More common in gift guides than direct sponsorship is affiliate marketing, which is a form of monetization dependent on whether the writer or influencer can make a sale. In affiliate marketing, unique links are attached to every product, which lets retailers see your behavior when you click through to their sites to shop. They know who sent you to buy that new pair of shoes, and they have a prearranged deal to send the referrer a percentage of what you spend. These arrangements have helped make gift guides profitable for journalistic outfits that might not accept outright sponsorships. Instead, sites include these links with that little notice about commissions. (Whether affiliate links are ethical, even when clearly marked, is a topic of continuing controversy.)

To a certain extent, affiliate links free the people creating gift guides from the strict rules of sponsorship. Once a publisher has a relationship with a retailer like Nordstrom or Amazon, it usually has more or less free range to recommend whatever it wants to among the products that retailer stocks. How rewarding these relationships are varies widely, from 1 or 2 percent of a total sale to more than 20 percent, depending on the individual agreements between publishers and retailers. A gift-guide publisher with a large, engaged readership can send tens or hundreds of thousands of dollars in sales per month to affiliates, earning commissions that help the publisher stay afloat in a dismal market for more traditional types of advertising.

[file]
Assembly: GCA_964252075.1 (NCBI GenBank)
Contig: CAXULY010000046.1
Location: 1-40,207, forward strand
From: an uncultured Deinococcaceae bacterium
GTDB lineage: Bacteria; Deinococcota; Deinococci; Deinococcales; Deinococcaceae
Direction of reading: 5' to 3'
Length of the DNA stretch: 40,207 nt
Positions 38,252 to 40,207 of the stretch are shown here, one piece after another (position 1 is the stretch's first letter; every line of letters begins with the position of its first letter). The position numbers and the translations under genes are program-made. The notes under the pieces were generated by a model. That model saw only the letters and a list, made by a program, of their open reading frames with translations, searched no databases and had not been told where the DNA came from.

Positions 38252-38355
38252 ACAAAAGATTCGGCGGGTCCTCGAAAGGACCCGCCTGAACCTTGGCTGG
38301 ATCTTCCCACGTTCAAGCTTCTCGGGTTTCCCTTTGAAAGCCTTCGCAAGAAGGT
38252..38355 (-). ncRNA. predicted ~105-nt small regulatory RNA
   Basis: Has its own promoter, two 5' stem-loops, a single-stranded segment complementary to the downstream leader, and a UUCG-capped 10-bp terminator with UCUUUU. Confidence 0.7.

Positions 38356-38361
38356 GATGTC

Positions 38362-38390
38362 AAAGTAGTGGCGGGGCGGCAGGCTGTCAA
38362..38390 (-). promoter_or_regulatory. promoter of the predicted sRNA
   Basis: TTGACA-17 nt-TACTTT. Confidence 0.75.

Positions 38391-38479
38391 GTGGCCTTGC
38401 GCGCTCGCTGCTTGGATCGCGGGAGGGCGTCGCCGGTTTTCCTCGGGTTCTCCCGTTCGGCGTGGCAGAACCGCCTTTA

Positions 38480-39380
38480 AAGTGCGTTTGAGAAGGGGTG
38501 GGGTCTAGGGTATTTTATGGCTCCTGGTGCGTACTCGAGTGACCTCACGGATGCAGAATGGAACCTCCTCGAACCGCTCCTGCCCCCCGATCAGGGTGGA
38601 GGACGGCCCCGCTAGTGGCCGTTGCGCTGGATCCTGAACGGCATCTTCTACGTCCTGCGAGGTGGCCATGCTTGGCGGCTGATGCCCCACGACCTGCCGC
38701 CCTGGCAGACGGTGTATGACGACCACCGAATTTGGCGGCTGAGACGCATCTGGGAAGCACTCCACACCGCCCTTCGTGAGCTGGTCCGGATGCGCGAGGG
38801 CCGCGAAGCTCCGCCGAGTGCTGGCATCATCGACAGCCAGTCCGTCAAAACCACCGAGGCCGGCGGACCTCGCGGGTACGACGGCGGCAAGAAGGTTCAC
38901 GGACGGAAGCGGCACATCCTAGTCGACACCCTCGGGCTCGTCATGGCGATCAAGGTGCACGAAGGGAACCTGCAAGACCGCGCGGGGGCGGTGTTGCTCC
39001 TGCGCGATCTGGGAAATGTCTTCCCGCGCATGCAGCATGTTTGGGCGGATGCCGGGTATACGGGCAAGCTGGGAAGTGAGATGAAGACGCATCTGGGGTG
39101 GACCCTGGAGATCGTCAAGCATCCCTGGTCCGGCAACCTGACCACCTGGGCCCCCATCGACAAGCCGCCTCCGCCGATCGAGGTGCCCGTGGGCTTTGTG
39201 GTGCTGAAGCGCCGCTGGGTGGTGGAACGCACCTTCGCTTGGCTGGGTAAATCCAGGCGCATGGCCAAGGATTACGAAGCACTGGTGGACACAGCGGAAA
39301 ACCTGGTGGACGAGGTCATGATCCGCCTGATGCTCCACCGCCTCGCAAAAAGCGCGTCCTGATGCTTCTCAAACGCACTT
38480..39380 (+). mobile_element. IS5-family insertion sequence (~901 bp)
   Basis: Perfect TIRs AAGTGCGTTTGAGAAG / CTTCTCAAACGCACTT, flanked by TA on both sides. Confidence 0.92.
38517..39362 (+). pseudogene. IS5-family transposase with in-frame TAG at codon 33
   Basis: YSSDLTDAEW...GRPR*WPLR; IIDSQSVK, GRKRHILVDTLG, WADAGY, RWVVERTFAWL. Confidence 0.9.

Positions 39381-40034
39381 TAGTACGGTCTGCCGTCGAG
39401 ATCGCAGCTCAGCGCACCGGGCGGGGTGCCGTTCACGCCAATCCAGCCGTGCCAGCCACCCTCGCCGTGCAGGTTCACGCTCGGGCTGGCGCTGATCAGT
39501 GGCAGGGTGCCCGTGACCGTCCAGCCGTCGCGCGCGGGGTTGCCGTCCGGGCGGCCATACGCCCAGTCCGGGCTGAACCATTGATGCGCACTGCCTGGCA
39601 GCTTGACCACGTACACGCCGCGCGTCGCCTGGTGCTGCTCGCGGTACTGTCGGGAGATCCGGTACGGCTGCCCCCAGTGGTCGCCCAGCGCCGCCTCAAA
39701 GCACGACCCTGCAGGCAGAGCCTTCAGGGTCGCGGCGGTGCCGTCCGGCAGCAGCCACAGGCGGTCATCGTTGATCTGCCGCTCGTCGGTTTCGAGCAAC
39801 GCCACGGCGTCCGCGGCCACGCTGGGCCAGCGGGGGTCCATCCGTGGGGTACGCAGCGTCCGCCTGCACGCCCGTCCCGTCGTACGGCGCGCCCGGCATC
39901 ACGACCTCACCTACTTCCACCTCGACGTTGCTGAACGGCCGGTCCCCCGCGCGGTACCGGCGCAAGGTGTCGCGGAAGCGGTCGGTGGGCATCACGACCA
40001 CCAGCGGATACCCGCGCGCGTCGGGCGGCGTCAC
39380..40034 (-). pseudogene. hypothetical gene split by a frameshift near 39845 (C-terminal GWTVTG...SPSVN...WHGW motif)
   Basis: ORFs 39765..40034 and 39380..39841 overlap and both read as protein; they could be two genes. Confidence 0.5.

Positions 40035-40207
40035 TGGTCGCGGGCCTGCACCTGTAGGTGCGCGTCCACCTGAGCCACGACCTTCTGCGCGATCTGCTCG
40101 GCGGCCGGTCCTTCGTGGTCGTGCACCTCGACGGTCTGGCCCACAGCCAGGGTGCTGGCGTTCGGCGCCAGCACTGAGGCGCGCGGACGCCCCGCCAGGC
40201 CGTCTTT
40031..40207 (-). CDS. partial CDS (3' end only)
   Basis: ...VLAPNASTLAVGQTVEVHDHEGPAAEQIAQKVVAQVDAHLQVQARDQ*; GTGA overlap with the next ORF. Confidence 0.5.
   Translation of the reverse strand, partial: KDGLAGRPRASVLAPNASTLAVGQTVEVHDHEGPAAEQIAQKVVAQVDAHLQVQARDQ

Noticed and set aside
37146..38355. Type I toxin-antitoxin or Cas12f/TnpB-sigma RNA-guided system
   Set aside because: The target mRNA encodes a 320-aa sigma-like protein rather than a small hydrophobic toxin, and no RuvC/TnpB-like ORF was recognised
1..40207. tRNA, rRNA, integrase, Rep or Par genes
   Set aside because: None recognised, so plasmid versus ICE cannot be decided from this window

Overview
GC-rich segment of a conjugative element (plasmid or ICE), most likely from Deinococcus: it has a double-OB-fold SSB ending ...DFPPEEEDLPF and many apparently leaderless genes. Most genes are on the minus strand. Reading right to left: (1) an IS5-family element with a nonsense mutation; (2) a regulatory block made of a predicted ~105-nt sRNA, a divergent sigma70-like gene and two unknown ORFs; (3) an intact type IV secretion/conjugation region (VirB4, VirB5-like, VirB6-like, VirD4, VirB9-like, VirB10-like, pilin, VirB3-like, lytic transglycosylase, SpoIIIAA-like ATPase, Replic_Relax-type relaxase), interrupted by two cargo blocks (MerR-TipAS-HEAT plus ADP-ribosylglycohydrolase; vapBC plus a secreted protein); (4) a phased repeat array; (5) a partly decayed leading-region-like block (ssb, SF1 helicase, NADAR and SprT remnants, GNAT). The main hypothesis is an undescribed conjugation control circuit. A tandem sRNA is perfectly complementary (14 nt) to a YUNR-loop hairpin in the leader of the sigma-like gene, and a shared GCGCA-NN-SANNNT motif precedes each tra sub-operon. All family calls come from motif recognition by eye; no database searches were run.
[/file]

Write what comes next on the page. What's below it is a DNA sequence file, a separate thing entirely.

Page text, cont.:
The Strategist, New York magazine’s popular product-recommendation website, is one of many that uses affiliate links to collect commissions, with considerable success. The site publishes recommendations for things like affordable skin-care products and stylish kitchen gadgets all year, but during the holidays, it goes all-in on gift guides, publishing dozens. In the three years that The Strategist has had its own website, it has grown from a staff of two to more than a dozen full-time writers. “We grew very cautiously in the beginning because we were just very unsure if readers would want this from us,” says The Strategist’s editor, Alexis Swerdloff. As it turns out, readers do seem to want people to sift through the internet’s endless pile of stuff on their behalf and pull out the things they might actually like.